The one thing that might be able to derail that is the offensive line.

The first string as currently listed should be one of the better groups in the Big Ten, but depth behind that is a serious concern.

It got even more serious recently, too, after the team announced an undisclosed injury to right guard Connor Kruse (more on that below). In his absence, right tackle Donavan Clark will slide inside to guard—where he has experience playing—and sophomore Kodi Kieler will take his spot at tackle, per Mike Griffith of MLive.com.

The Spartans should be able to survive that blow, for now, but losing Kieler from the second team makes true freshman Brian Allen the most reliable backup lineman on the offense. It's never good when a true freshman is the most reliable backup lineman on your offense.

With Kruse already down, this line cannot afford a single added injury.

What to Watch for on Defense

Michigan State 2014 Defensive Depth Chart
1st String2nd String3rd String
DEShilique Calhoun (Jr.)Demetrious Cooper (Fr.)Tyler Topolinski (Fr.)
DTJoel Heath (Jr.)Malik McDowell (Fr.)Enoch Smith Jr. (Fr.)
NTDamon Knox (Jr.)*Lawrence Thomas (Jr.)James Kittredge (Sr.)
DEMarcus Rush (Sr.)Evan Jones (So.)Marquez Sweat (Fr.)
STARDarien Harris (Jr.)Mylan Hicks (Sr.)T.J. Harrell (Fr.)
MIKETaiwan Jones (Sr.)Jon Reschke (Fr.)Shane Jones (Fr.)
SAMEd Davis (Jr.)Riley Bullough (So.)Chris Frey (Fr.)
FCDarian Hicks (So.)Arjen Colquhoun (Jr.)Justin Williams (Fr.)
FSKurtis Drummond (Sr.)Demetrious Cox (So.)Mark Meyers (So.)
SSRJ Williamson (Jr.)Jalyn Powell (Fr.)Montae Nicholson (Fr.)
BCTrae Waynes (Jr.)Jermaine Edmondson (So.)Jalen Watts-Jackson (Fr.)
MSUSpartans.com / MLive.com / Author Projections

*See: injury news

Michigan State lost two of the most important defenders in program history from one of the most important defenses in program history: cornerback Darqueze Dennard and linebacker Max Bullough.

How the Spartans replace those two has been a subject of much debate this offseason, although it looks like their actual spots will be occupied by 2013 starters. Trae Waynes is moving over from field corner to boundary corner, and Taiwan Jones is sliding in from "Star" linebacker to the "Mike."

Even though two-thirds of the second and third strings are made up of freshmen, Michigan State's linebacking depth is actually in good shape. The third sibling of the Bullough clan, Byron, isn't listed above, but he gives MSU a 10th linebacker to feel good about.

New "Sam" linebacker Ed Davis, who takes over for Denicos Allen after showing well in limited time last season, might be the breakout star of the group.

Al Goldis/Associated Press

Secondary depth, however, is a bit of a bigger concern. The top three safeties (Kurtis Drummond, RJ Williamson and Demetrious Cox) all played well last year and can be relied upon, and Waynes is a legitimate All-America candidate. But the battle for the second cornerback spot between Darian Hicks, Arjen Colquhoun and Jermaine Edmondson lasted a little too long and seemed a little too close for comfort.

According to Joe Rexrode of the Detroit Free Press, Dantonio finally named Hicks the starter Thursday afternoon, but no player stepped up and grabbed the role the same way Waynes did last season. (We will touch on this a little bit more below.)

As far as the defensive line is concerned, there's an interesting contrast that might make the depth chart above sort of misleading.

In essence, the defensive end position has an obvious top three (Shilique Calhoun, Marcus Rush and Demetrius Cooper) that might be the three best linemen on the team. Behind them, though, the best options to play at defensive end are actually a couple of end-tackle hybrids: Lawrence Thomas and Malik McDowell.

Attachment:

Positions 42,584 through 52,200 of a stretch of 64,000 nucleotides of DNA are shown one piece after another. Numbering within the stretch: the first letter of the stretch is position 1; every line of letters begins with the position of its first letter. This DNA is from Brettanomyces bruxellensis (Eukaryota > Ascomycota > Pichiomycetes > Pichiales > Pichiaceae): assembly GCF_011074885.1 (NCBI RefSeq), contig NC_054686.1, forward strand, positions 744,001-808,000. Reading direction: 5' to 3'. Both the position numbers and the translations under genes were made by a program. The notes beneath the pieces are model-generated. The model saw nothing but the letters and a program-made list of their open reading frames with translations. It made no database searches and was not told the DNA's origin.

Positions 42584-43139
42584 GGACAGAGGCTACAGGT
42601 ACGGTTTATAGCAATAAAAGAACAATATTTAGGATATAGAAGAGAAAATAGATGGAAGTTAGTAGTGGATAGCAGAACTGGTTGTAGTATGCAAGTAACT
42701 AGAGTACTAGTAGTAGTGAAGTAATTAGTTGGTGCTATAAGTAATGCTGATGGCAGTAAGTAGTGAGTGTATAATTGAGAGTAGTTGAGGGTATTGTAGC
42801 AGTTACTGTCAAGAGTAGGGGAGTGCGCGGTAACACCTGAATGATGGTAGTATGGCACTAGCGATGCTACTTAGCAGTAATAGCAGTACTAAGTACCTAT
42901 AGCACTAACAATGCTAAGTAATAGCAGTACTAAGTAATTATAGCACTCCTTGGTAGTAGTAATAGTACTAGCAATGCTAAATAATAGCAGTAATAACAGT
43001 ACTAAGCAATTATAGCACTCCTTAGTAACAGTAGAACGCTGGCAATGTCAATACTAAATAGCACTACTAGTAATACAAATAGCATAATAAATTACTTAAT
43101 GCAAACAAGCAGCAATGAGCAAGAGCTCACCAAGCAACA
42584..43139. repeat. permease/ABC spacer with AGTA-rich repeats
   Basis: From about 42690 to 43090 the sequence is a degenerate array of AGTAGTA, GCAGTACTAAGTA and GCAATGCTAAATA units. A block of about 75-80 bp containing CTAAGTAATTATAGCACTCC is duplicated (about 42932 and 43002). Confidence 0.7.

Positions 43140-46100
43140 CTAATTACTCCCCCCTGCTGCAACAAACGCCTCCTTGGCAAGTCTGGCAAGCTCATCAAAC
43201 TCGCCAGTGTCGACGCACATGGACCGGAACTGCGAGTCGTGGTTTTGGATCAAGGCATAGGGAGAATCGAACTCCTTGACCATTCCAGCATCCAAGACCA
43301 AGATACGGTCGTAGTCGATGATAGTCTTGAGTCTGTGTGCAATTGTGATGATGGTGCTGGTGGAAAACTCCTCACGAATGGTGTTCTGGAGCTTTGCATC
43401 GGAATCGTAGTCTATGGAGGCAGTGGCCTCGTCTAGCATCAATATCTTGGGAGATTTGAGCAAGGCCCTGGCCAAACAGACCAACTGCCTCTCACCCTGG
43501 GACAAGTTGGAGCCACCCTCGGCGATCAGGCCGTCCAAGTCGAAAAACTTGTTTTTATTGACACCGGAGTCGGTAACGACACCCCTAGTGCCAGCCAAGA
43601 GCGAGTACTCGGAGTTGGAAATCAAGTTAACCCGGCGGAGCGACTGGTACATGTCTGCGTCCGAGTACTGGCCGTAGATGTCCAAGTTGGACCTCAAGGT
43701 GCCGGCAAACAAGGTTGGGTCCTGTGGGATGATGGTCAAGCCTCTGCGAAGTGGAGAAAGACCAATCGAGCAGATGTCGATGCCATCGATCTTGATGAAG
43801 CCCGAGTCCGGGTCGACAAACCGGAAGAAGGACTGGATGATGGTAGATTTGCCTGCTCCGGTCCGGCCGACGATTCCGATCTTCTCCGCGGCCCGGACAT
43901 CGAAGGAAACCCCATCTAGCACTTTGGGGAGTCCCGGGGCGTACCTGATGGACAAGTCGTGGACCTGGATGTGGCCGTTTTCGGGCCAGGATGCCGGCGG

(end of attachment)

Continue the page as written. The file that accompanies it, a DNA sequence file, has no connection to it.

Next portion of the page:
An injury to starter Damon Knox has thrown a wrench into the defensive tackle rotation, likely pushing Thomas into the starting role. Coaches have played coy with Knox's injury, so we don't know what it is or how long he'll be out (more on this below).

Andrew Nelles/Associated Press

The top three in the middle do not look as good as the top three at end, but the tackles have a little more depth. Impressive freshmen such as Craig Evans and David Beedle didn't even crack the third string listed above, but if something were to happen to Calhoun or Rush (knock on wood), chances are McDowell or Thomas would start seeing more snaps on the edge because there are more viable bodies inside.

(In fact, the defensive tackle rotation was so deep that projected contributor Brandon Clemons was moved to offensive guard in the wake of Kruse's injury to provide depth at a thinner position.)

Overall, the defensive line should be the strength of the defense—and, by extension, this team. Calhoun and Rush are the obvious stars, but Cooper, Thomas and McDowell are the names to watch.

Cooper was the breakout performer of spring practice, emerging in much the same way Calhoun did last offseason; Thomas is a junior and onetime blue-chip recruit who finally seems ready to reach his potential; and McDowell is the incoming 5-star recruit regarded as one of the biggest signings in program history.

How that trio performs will be the difference between a very good line and a great one. It could also be the difference between finishing near or at the top of the Big Ten standings.

Injury News

Michigan State Injuries (as of 8/22/14)
PlayerInjury TypeLength of Injury
DT Damon KnoxUndisclosedIndefinite
OG Connor KruseUndisclosedIndefinite
OG Zach HigginsTorn ACLOut for Season
Source: Various

For the most part, Michigan State has been blessed with injury luck during fall camp. It has only added two names on the report.

Unfortunately, those two names were both supposed to be starters—and new starters at that. They were supposed to be replacing Micajah Reynolds (Knox) and Dan France (Kruse), and their absence forces MSU to pull back even deeper into its depth chart.

Unfortunately, the coaches have played coy on both players' injuries, which makes it impossible to properly analyze them.

"Damon Knox has got some surgery right now, so he'll be out for a little bit of time," Dantonio said in the vaguest terms he could think of, per Griffith. On Kruse he said: "We don't talk about injuries if they aren't season-ending, and it's not season-ending."

Hopefully, MSU can get both guys back in the fold and improve its interior line play. Reading the tea leaves on Dantonio's comments, it feels like Kruse has a better shot of returning than Knox, if only because no surgery has been confirmed.

That would be big, because, as mentioned above, defensive tackle depth is far superior to offensive line depth.